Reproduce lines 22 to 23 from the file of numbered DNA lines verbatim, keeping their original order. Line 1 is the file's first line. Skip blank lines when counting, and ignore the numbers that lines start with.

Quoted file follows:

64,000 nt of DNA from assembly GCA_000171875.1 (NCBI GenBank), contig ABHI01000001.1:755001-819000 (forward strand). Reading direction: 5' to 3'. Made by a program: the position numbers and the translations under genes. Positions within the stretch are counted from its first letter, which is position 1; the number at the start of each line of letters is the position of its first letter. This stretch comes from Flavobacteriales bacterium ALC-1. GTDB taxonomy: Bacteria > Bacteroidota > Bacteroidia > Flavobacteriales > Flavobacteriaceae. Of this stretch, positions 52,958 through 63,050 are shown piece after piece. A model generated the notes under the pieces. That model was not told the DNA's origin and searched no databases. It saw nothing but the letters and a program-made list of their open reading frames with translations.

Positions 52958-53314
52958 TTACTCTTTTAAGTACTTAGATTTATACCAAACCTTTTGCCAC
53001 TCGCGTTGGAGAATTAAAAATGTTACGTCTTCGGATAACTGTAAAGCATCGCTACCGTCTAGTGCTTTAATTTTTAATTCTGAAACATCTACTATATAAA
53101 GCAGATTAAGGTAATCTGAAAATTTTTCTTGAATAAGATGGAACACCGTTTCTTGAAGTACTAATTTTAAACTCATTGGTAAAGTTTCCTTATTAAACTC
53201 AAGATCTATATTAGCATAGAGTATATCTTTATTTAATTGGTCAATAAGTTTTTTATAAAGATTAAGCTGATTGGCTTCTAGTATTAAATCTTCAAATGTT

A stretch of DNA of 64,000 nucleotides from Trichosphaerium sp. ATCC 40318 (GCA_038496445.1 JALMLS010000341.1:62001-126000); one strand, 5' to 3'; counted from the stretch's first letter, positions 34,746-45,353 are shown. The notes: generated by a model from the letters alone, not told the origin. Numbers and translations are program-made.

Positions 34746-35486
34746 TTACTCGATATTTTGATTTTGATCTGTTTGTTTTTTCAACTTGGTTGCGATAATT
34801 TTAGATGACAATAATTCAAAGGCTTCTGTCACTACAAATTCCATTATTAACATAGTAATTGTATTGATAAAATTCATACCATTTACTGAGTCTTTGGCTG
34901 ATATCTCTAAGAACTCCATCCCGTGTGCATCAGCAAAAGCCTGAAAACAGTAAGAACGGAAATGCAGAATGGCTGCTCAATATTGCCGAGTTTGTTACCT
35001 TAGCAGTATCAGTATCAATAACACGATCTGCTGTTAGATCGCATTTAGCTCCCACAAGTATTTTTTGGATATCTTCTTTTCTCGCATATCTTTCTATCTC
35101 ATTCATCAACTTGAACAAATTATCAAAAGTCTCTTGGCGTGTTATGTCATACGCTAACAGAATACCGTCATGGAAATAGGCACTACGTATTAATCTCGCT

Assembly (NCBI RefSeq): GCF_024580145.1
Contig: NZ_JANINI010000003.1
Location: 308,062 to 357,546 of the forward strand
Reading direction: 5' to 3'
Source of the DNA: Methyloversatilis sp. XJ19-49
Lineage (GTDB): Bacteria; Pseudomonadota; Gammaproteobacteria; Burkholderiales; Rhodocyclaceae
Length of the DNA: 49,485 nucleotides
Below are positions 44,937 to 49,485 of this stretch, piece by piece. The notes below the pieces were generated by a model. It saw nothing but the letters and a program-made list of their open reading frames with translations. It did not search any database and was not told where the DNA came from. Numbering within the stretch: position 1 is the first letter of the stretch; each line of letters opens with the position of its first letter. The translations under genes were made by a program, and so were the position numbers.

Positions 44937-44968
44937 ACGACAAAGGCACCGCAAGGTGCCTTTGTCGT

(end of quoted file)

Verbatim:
Positions 44937-44968
44937 ACGACAAAGGCACCGCAAGGTGCCTTTGTCGT